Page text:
With the deck seemingly stacked against this poorest of Middle Eastern nations, pursuing a coffee business in Yemen is “an uphill battle,” says Matt Swenson, director of U.S. operations at New York’s own Nobletree Coffee, which plans to open a roastery and tasting room in Red Hook in early 2016. Still, he adds, “I can unequivocally say that Yemen’s coffee is one of the most identifiable and unique profiles in the world.”

Holt agrees: “Yemeni coffee is exotic, beautiful, and very complex. It comes from heirloom strains of the coffee plant which are unique in the world, and it has great cachet in terms of its history and the trade.”

Many people now in the coffee industry, Nicholson observes, start out “addicted to good coffee and end up in the business.” He’s no exception, having gotten his start as a fervent coffee consumer. “One night, about six years ago, I was sitting around with Sean Marshall, a local roaster and owner of Southside Espresso in Houston,” he recalls. “He was the one who taught me to cup and identify good coffees, by the way. He got me hooked.” They were discussing Marshall’s forthcoming wholesale business when Nicholson’s background in the Middle East cropped up. “Marshall explained Yemen’s history and jokingly suggested I go and get samples.”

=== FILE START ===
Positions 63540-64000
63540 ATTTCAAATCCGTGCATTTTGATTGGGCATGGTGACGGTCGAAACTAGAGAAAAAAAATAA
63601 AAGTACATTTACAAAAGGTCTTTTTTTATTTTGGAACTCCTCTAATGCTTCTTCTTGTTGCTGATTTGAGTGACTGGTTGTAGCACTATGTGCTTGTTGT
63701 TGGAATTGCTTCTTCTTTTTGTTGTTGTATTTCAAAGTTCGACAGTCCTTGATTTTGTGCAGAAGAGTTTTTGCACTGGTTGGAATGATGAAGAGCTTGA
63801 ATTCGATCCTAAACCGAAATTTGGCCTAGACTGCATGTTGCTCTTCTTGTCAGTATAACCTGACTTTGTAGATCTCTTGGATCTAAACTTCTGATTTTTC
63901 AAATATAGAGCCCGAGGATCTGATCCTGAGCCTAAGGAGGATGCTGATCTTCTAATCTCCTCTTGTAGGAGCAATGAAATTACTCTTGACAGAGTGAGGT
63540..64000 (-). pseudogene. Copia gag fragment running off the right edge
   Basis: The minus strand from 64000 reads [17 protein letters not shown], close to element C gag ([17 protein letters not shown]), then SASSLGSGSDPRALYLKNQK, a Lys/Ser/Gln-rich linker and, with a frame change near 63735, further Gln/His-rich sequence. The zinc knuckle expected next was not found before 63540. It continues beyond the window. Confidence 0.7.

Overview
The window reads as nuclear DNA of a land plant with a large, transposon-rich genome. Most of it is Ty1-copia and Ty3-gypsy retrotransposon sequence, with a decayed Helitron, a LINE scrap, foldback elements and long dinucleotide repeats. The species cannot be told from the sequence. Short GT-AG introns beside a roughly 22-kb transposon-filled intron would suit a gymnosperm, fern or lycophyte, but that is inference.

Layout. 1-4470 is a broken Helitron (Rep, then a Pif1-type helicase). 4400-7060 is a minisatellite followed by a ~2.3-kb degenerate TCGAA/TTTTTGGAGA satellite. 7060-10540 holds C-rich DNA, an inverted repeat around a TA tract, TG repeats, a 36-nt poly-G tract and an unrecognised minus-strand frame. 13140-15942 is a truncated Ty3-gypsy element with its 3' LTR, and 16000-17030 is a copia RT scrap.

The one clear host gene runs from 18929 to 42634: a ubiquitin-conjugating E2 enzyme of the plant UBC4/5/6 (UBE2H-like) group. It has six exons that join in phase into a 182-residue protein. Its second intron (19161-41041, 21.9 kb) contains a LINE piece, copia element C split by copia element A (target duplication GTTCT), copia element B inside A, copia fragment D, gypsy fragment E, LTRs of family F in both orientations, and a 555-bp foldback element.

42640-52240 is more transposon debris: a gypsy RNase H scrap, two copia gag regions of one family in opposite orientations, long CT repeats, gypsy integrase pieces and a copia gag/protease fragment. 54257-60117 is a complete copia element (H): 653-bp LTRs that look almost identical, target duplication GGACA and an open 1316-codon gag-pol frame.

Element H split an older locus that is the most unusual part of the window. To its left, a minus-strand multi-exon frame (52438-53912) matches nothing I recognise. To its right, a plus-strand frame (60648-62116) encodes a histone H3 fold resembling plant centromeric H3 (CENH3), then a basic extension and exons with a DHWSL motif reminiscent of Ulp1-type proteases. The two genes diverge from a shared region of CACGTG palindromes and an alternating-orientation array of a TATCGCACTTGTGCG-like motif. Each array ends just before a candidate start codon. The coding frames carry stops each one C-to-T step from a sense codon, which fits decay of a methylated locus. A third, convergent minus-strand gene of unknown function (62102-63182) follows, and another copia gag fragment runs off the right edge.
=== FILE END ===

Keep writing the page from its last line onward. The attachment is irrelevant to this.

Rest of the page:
It was not as unreasonable a suggestion as it might have sounded. Though born and raised on Toledo Bend Lake in Louisiana, Nicholson had spent a year and a half at an Arabic-language school in Yemen in the mid-Aughts. He had developed a deep affinity for the country and its people, all while gaining a cultural fluency that would later aid in his work as a liaison for American companies conducting business in the region.

When Marshall broached the idea of sourcing beans in Yemen, the country was a “black box,” according to Nicholson. Thanks to decades of insurgencies and civil wars, he says, “nobody knew what was going on over there. But I liked the idea that we could have the only direct trade agreement in the world with Yemeni coffee growers. I found the idea amusing at first, but I took it seriously, and the next morning I woke up and decided to go.”

Nicholson says he spent a month and a half “bouncing around the mountains in a Land Cruiser, meeting farmers and getting a handle on how things were done.” He returned to the States with unhulled beans, not wanting to rely on local mills that were too often compromised by the processing of other organic materials. Marshall and Nicholson spent the next two years researching Yemen’s potential in the American market and visiting mills in other countries to determine how the business could work. Finally confident in the concept of opening a modern mill to process and export quality coffee, Nicholson relocated his entire family — including two daughters and a son, all under ten — to the mountains of Yemen to open Rayaan Coffee Mill, leaving business partners Marshall and Michael Cox behind to run operations in the States.